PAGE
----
Schedule 2 – bar on further applications for
The Migration Act prescribes the key criteria upon satisfaction of which
an applicant may be eligible for the grant of a protection visa, namely, an
applicant must be:
a person who engages Australia’s protection obligations under the
1951 Refugee Convention as amended by the 1967 Refugee Protocol (Refugee
a person who engages Australia’s protection obligations on the
basis of complementary protection grounds (this criterion was introduced on 24
a person who is a member of the family unit of a person who meets
either of the above criteria and who holds a protection visa.
A person in the migration zone who has previously been refused a
protection visa, or who has had their protection visa cancelled, is prohibited
from making a further protection visa application,
unless the Minister chooses to exercise his personal, non-delegable and
non-compellable power to lift the legislative bar in the public interest.
In 2012, the Full Federal Court of Australia held that there were
effectively different sets of criteria by which a protection visa can be
applied for and granted. Accordingly, it concluded that the legislative bar on
further applications did not prevent a person making a further protection visa
application based on a criterion which did not form the basis of a previous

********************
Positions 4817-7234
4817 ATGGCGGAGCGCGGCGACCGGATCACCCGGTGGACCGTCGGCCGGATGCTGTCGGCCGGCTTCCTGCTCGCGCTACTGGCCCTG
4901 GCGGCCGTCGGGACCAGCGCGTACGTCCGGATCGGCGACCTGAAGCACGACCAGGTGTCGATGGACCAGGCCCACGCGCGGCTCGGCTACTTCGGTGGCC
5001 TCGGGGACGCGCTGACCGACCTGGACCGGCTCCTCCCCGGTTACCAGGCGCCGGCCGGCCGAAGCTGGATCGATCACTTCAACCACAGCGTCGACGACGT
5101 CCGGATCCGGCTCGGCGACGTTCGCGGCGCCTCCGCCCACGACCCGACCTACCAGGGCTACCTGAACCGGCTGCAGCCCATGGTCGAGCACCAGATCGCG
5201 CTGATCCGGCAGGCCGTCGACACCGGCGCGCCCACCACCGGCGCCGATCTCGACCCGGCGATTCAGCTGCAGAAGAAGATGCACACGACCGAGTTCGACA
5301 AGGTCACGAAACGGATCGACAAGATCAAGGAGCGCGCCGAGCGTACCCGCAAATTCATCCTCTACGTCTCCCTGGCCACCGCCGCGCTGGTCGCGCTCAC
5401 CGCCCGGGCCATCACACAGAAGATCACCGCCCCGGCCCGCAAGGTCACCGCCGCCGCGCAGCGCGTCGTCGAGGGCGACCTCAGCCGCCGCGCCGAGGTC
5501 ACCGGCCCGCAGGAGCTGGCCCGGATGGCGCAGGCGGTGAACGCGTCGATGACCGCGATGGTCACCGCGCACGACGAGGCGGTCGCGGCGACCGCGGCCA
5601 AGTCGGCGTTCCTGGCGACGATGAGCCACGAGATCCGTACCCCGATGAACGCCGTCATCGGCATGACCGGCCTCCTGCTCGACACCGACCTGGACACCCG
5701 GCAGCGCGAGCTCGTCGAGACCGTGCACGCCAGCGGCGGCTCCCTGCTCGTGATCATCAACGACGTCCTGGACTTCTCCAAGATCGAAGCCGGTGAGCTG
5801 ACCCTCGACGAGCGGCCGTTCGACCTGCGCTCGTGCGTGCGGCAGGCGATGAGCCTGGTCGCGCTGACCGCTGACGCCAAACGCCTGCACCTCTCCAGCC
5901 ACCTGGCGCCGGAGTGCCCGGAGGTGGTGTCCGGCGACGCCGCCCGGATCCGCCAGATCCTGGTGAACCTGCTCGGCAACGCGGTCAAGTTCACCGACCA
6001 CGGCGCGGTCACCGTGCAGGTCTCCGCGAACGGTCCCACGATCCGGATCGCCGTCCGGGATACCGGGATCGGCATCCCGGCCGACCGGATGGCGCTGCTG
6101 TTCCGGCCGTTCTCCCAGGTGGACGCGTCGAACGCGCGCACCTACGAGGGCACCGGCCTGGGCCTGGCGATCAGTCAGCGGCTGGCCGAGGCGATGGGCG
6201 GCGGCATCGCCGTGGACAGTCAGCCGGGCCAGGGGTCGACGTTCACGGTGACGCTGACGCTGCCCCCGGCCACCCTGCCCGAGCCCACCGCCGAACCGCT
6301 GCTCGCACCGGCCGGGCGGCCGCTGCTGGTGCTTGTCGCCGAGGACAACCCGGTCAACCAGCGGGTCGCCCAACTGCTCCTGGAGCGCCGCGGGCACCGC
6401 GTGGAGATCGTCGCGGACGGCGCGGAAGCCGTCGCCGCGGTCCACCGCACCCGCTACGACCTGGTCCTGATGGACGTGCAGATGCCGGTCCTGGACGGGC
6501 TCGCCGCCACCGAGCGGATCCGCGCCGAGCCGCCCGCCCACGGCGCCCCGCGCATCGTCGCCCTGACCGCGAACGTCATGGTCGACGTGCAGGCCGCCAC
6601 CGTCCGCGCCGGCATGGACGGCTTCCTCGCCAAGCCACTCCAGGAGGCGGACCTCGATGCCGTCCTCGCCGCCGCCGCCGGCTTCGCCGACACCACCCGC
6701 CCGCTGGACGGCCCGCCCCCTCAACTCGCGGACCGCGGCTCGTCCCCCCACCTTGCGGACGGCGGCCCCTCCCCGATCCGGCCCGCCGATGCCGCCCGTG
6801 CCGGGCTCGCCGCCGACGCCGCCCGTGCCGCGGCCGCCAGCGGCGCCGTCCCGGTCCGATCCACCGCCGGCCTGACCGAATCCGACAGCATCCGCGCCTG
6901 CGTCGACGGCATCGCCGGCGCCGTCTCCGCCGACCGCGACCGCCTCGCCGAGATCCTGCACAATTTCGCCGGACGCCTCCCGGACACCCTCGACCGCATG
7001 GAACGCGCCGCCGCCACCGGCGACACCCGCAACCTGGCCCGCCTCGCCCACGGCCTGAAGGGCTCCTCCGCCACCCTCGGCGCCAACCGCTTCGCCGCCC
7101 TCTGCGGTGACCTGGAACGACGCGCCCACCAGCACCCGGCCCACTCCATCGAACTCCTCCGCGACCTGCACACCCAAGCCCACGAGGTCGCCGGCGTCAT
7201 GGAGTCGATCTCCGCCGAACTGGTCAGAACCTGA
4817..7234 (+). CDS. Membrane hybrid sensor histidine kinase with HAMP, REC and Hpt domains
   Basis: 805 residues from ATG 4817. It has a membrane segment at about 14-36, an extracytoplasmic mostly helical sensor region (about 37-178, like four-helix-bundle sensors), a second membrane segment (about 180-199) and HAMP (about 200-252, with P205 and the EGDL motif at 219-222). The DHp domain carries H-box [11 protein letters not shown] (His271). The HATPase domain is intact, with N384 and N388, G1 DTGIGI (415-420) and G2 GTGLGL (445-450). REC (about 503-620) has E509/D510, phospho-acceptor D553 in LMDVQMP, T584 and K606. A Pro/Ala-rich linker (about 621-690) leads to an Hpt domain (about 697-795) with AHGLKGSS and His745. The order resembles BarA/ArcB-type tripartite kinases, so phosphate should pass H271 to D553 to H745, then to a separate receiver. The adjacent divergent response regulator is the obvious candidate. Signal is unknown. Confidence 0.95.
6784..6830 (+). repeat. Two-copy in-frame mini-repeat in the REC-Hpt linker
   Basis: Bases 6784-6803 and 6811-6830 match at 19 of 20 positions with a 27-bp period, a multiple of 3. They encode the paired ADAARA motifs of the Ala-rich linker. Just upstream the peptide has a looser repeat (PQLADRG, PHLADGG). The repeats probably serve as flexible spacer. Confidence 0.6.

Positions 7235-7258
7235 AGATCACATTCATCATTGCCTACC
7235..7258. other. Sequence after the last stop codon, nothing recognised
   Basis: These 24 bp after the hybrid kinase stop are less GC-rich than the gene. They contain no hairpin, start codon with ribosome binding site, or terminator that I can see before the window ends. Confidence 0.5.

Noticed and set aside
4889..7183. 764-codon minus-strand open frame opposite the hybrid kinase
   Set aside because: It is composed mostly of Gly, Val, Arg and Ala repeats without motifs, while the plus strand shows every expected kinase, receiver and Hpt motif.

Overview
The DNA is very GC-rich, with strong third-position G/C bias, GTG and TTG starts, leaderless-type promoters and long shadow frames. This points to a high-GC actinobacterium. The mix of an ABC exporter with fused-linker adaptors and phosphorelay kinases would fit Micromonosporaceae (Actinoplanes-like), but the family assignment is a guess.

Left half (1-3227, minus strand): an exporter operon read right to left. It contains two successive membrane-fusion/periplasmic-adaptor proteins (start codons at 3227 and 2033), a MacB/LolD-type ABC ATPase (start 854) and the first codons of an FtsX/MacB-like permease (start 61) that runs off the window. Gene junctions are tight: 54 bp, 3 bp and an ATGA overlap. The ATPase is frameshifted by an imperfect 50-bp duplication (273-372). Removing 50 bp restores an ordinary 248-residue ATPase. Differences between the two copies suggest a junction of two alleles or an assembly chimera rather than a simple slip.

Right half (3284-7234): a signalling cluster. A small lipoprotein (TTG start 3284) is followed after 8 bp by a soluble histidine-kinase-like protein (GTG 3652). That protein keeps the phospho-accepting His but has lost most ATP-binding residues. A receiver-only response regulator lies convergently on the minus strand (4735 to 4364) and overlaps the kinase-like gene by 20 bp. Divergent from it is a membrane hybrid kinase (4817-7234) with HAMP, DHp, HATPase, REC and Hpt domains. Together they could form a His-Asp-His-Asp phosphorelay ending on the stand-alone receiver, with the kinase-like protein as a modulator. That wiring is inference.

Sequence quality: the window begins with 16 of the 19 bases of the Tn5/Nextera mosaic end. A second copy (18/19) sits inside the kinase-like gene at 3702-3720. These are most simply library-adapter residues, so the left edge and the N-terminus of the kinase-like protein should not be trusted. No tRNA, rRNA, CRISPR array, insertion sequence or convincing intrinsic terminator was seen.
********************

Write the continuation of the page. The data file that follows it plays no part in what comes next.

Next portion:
unsuccessful protection visa application.
Therefore, if a person had applied for a protection visa prior to the insertion
of the complementary protection criterion (that is, relying on claims under the
Refugee Convention only) and that application was refused, they would not be
prohibited from making a further protection visa application based on claims
related to complementary protection.
The explanatory statement states that:
This outcome is contrary to the policy intention of [the
legislative bar on further applications], which is that a [person] should not
be able to make a further protection visa application in the migration zone
after a previous protection visa application has been refused or a protection
visa held by the person has been cancelled, irrespective of the grounds on
which their earlier protection visa application was refused or the grounds on
which the cancelled visa was originally granted, and whether or not the grounds
or criteria existed earlier.
The statement of compatibility further explains that:
The Full Federal Court decision in SZGIZ has led to an
increase in the number of repeat applications from failed protection visa
applicants who were refused the grant of a protection visa on Refugees
Convention ground prior to the introduction of the complementary protection
provisions. Some applicants have made further applications for protection visa